Personal Boundaries: 3 Points to Remember
Oct 29, 2015
In this day and age with our population growing in leaps and bounds, we’re finding less and less space to be able to expand in. Some cultures find it easy to live in close quarters. Others of us, like those of us who have become acclimated to the wide open spaces of the western hemisphere, find close quarters and people who move too close to us, unnerving and sometimes even painful. For some of us, we may find it surprising that there is more to establishing personal boundaries than just deal with physical proximity. Because physical space is tangible and essentially visible, it is easy for most of us to understand why we might feel the pressure we feel and can easily comprehend what needs to be done to minimize its effects. However, the feeling that we may be encroached upon emotionally or intellectually includes much more than just the visible space we can see and feel. Since it is intangible, it is also much more difficult to navigate let alone to recognize that we are emotionally or intellectually being squeezed. In this article I’ll cover:
Boundaries operate from two perspectives,
What causes the necessity for personal boundaries and
Points to remember that will assist you in clarifying the limits to which you’d like to protect your self-determinism and comfort
Boundaries operate from two perspectives. In both tangible and intangible cases we do our best to establish boundaries or fences, if you will, to prevent encroachment. Generally, we think of these fences as keeping people out of “our space.” But these boundaries give us something more. They give us perceptual limits to know where our space ends thereby giving us our limits and permission as to how far our reach and responsibility might be allowed to extend. An analogy might be if we owned property that was tangent to another property owner and there were no land marks to tell us where our property ended and our neighbors’ began, we would have no way of knowing how much space we had to work with or what we were responsible for. But if a fence marked the dividing line between the two, we could easily have a feeling of what we had to work with and how far we could develop it. Our emotional boundaries work exactly the same way. They enable us to feel how far we can go while also telling us when our neighbor has stepped too far into our space. The difference between physical space and emotional space is that physical is established by traditional distancing by way of culture. Emotional “space” is established by the prevailing implementation of manners inherent in the culture and etiquette concerning self-determination.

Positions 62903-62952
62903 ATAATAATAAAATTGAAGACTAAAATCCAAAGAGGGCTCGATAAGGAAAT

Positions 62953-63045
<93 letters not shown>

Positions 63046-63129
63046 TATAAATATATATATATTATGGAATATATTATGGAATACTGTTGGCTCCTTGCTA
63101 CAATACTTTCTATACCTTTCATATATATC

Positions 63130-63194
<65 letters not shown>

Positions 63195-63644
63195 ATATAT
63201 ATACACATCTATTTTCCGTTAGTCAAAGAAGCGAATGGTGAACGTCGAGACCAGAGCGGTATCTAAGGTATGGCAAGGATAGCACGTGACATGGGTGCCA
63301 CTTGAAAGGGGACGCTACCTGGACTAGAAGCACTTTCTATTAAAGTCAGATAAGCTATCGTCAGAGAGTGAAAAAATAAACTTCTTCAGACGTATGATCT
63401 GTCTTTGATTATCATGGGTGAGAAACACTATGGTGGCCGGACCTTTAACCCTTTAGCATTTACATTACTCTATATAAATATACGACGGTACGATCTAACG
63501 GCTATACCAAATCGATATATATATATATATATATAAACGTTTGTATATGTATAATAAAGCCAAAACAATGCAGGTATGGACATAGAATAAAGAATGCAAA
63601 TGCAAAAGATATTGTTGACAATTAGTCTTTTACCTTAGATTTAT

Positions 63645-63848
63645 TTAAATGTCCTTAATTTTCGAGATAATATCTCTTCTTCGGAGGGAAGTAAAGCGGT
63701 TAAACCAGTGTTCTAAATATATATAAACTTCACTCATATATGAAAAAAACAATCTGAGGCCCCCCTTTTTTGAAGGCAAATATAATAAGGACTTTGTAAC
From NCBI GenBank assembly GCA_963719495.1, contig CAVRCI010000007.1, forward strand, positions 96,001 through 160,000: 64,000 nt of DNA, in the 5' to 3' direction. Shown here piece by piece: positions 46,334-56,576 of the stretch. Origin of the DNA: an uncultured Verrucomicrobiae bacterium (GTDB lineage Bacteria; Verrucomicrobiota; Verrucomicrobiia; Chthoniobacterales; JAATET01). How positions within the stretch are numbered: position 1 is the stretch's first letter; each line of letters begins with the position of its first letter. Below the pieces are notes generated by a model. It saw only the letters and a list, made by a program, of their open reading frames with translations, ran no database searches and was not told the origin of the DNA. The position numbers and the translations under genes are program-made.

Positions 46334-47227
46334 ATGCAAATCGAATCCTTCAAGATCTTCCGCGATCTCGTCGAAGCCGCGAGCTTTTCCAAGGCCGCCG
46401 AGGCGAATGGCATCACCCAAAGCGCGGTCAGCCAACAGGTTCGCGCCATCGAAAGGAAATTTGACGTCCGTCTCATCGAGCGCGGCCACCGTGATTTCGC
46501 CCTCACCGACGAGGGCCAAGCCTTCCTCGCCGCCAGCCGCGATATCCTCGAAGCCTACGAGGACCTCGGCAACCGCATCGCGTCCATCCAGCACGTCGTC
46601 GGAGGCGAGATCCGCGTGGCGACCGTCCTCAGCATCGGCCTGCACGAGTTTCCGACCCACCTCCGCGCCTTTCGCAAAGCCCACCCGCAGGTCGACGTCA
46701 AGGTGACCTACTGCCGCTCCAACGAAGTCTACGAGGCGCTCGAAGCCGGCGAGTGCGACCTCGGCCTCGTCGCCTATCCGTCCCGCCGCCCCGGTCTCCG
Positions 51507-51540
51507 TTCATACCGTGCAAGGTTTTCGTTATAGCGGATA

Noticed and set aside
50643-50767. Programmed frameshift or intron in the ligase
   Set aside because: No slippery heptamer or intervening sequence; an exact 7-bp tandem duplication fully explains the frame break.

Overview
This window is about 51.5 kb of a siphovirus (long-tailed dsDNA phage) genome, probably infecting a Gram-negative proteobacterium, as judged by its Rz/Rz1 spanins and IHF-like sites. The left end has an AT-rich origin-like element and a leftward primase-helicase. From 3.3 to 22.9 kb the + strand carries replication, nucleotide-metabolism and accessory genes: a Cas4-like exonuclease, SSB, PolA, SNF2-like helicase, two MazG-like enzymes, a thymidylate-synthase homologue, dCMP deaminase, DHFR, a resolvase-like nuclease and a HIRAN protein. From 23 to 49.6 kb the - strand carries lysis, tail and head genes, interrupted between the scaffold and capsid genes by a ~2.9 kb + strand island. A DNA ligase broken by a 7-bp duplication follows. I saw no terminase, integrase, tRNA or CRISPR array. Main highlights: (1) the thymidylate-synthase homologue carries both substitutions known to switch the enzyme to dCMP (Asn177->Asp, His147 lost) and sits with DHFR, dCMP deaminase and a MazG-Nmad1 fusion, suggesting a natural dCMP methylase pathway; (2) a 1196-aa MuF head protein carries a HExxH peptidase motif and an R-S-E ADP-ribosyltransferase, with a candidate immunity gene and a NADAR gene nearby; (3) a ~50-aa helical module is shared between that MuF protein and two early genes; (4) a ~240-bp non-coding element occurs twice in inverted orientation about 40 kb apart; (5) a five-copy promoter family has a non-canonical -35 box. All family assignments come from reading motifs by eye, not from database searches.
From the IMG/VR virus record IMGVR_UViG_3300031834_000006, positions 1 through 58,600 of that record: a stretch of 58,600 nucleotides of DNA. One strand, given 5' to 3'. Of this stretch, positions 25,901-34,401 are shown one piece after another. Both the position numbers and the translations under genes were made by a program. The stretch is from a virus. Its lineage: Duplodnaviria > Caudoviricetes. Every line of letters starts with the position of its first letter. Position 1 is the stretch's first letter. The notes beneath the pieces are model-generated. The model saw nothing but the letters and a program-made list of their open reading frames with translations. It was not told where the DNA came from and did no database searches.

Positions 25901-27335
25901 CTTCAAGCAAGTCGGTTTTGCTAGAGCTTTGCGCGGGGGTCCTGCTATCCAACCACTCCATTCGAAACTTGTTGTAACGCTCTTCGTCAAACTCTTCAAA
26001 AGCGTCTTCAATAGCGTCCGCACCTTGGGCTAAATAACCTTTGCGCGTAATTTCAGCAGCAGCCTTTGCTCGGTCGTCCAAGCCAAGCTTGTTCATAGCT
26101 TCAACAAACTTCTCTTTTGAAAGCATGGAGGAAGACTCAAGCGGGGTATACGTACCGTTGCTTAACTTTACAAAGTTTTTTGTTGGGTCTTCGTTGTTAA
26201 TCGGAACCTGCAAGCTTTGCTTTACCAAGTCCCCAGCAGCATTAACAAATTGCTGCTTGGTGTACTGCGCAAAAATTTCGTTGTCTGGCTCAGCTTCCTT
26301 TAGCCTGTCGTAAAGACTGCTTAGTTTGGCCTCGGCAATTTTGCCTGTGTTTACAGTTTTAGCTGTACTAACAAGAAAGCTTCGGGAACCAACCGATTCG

Cultural Differences: A major component to look at in establishing personal boundaries is that where we set our fences will be different for each person and their culture. For example, in a tangible format, southern European people are used to living in close quarters and in a hot climate. This gives an intensity to not only their rapport with us but tends to draw them in closer physical proximity to us when they are relating. Northern Europeans also live in close quarters but their climate is much cooler which also reflects in their proximity in creating more space between themselves and the people they are relating to. Hence, the perception that northern European people are more cool and “stand-offish” than southern.
Generally, our physical boundary settings transfer to our emotional boundary settings as well. That is, we will find southern Europeans behaving in a more intimate manner with us than northern Europeans including much more flexible allowances when it comes to interpersonal manners. So emotionally we find northern Europeans to be cool, calm and reserved and with more rigid emotional guidelines while we find southern Europeans to be hot, animated and expressive with looser emotional guidelines. When they relate to each other the northern European will find the southern European agitated, pushy and invasive while the southern European will find the northern European elusive, withdrawn, rigid and secretive.